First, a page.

Cells were seeded on coverslips in 35-mm dishes (75,000 cells/dish). The following day, cells were transiently transfected with 2 µg of the pEGFP-N1 vector (Clontech Laboratories, Inc.) using Lipofectamine (Life Technologies) as described by Zeidman et al. (44) . After 8 days, cells were fixed in 4% paraformaldehyde in PBS for 4 min, mounted on microscopy slides using PVA-DABCO solution (9.6% polyvinyl alcohol, 24% glycerol, and 2.5% 1,4-diazabicyclo[2.2.2]octane in 67 mM Tris-HCl, pH 8.0), and used for morphological evaluation. The cells were scored positive for long neurites if these extended more than two cell body diameters. Two hundred cells were counted on each coverslip.

Assessment of Cell Number and Thymidine Incorporation.
Cells were plated in Eagle’s/FCS at a density of 7500 cells/well in 96-well culture dishes. Factors used were added in 50 µl of medium prior to the addition of cells in the same volume. Cells were grown for 72 h, and the amount of viable cells was analyzed measuring the conversion of the tetrazolium salt MTT to formazan (CellTiter 96; Promega). To determine whether long-term NT-3-treated SH-SY5Y/trkC cells still have the capability to synthesize DNA and divide, cells were grown in 35-mm dishes in serum-containing medium for 8 days with or without 100 ng/ml of NT-3, with medium changed day 4. In the last 24 h, the cells were exposed to [3 H]thymidine (1.48 kBq/ml). The cells were then washed in PBS and fixed in methanol:acetic acid (3:1), and film emulsion was added to the dishes. Labeled nuclei were counted after 7 days of exposure.

Catecholamine Analysis.
Cells were plated in Eagle’s/FCS at a density of 106 cells/10-cm dish, and after 24 h, the cells received fresh medium with or without NTs. Four days later, the cells were washed and detached in ice-cold PBS and pelleted at 500 x g for 5 min at 4°C. The pellet was resuspended in 0.5 M trichloroacetic acid and subjected to centrifugation at 21,000 x g for 5 min at 4°C. The protein content of the pellets was, after resuspension in 1 M NaOH, determined according to Bradford (50) . Prior to further analysis, the pH of the supernatants was adjusted to pH 4 with NaOH, and internal standard (3,4-dihydroxynorepinephrine) was added. The samples were extracted and derivatized with 1,2-diphenylethylenediamine as described (51) . Samples were thereafter analyzed with high-performance liquid chromatography using a 25 x 2-mm precolumn (Perisorb RP 18; 30–40 µm particle diameter) and a 250 x 4.6-mm column (Hypersil ODS; 5 µm particle diameter) using 0.05 M sodium acetate (pH 7.0):acetonitrile:methanol (5:4:1) as mobile phase. The fluorescence was detected with either a Shimadzu RF-10A XL or a Jasco Fluorescence Detector 821, and the signal was integrated with a Shimadzu C-R3A integrator.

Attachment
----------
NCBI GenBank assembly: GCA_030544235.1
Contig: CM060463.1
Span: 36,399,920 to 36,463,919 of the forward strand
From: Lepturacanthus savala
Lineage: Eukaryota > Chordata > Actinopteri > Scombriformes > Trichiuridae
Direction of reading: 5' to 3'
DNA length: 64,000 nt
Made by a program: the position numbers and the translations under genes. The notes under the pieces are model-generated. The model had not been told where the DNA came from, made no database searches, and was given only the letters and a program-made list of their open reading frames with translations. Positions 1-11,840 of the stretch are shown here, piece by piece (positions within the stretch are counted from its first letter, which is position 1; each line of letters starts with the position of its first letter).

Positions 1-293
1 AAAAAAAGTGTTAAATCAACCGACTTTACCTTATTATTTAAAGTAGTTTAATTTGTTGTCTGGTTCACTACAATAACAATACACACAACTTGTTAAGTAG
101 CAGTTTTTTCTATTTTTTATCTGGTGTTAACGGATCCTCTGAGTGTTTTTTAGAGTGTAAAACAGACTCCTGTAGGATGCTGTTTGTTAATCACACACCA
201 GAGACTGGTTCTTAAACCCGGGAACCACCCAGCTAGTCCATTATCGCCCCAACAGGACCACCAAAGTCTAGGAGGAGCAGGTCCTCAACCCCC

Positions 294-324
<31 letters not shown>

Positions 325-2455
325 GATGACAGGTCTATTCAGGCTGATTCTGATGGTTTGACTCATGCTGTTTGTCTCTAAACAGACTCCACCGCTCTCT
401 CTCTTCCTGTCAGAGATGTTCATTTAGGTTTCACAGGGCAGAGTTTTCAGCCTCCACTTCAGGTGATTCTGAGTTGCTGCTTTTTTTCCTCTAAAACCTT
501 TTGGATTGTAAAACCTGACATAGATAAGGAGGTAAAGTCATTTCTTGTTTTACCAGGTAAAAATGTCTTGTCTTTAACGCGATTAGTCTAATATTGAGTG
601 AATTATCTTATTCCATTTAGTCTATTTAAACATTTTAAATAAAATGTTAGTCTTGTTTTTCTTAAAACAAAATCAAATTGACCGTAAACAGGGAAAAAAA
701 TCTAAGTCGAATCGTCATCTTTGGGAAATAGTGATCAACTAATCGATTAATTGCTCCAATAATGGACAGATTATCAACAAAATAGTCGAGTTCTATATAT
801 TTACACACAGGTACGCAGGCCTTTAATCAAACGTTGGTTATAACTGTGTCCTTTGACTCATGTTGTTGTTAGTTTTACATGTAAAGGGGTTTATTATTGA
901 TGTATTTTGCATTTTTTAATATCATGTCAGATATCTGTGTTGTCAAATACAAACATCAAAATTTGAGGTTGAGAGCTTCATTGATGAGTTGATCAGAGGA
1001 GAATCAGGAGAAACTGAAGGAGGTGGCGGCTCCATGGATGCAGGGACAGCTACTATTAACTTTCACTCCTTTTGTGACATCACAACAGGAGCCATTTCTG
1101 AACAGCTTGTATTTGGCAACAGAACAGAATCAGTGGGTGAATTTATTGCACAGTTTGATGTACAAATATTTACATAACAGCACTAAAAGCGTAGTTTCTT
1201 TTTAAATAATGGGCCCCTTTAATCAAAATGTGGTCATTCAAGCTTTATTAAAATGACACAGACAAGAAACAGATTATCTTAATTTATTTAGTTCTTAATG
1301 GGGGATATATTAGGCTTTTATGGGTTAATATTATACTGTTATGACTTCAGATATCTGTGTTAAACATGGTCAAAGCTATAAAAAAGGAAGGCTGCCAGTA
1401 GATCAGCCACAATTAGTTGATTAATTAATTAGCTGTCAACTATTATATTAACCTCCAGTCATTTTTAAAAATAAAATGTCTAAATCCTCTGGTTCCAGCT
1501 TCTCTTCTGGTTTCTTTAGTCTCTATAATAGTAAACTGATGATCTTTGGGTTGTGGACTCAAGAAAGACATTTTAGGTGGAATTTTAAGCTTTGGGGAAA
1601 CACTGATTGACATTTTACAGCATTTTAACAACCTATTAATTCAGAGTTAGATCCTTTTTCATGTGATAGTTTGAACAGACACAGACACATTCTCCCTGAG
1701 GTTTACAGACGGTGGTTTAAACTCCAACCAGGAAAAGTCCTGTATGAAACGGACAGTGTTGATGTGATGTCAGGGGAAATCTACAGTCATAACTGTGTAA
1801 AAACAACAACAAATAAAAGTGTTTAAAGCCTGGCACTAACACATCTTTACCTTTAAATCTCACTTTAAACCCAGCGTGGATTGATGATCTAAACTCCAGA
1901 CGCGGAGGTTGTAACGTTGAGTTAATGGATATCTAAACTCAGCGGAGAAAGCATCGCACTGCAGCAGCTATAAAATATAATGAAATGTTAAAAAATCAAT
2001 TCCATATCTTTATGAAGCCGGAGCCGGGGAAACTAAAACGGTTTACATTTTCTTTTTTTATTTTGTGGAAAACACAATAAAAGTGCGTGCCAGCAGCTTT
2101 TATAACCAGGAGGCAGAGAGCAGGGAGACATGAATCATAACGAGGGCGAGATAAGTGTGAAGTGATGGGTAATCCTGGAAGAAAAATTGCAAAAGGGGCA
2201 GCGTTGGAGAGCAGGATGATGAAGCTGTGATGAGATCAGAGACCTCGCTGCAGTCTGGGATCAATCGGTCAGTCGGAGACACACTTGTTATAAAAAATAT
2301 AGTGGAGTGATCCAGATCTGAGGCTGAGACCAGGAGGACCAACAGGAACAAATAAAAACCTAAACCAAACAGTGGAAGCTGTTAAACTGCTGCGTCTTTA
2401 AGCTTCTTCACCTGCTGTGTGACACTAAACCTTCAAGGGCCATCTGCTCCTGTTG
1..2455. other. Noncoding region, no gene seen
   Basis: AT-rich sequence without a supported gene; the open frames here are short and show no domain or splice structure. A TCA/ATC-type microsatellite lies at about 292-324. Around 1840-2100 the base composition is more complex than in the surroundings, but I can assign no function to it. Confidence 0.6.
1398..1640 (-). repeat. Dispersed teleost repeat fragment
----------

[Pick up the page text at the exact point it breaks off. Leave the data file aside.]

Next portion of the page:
Isolation of RNA and Northern Blot Analysis.
The guanidine-isothiocyanate/phenol-chloroform extraction method described (52) was used for isolation of total cellular RNA. Fifteen µg of RNA were electrophoretically separated on an 1% agarose-formaldehyde gel and blotted onto a nylon membrane (Hybond-N; Amersham Pharmacia Biotech) using the capillary blot technique. Probes were labeled with [32P]dCTP using an oligonucleotide labeling kit (Amersham Pharmacia Biotech). Filters were prehybridized for 1 h in 5x SSC, 5x Denhardt’s, 0.5% SDS. Denatured probe was added, and hybridization was performed overnight. Hybridized filters were washed, 15 min in 1x SSC, 0.1% SDS and then 15 min in 0.1x SSC, 0.1% SDS. All hybridization and washing steps were performed at 65°C. Washed filters were exposed to X-ray film (Agfa-Gevaert) at -70°C in the presence of intensifier screens. Hybridized RNA was, in some cases, visualized with the help of a Molecular Dynamics PhosphorImager. The following probes of human origin were used: trkA (18) , GAPDH (53) , NPY (54) , GAP-43 (55) , c-fos (56) , c-jun (ATCC 63026), and NGFI-A (57) . A porcine trkC probe (17) was also used.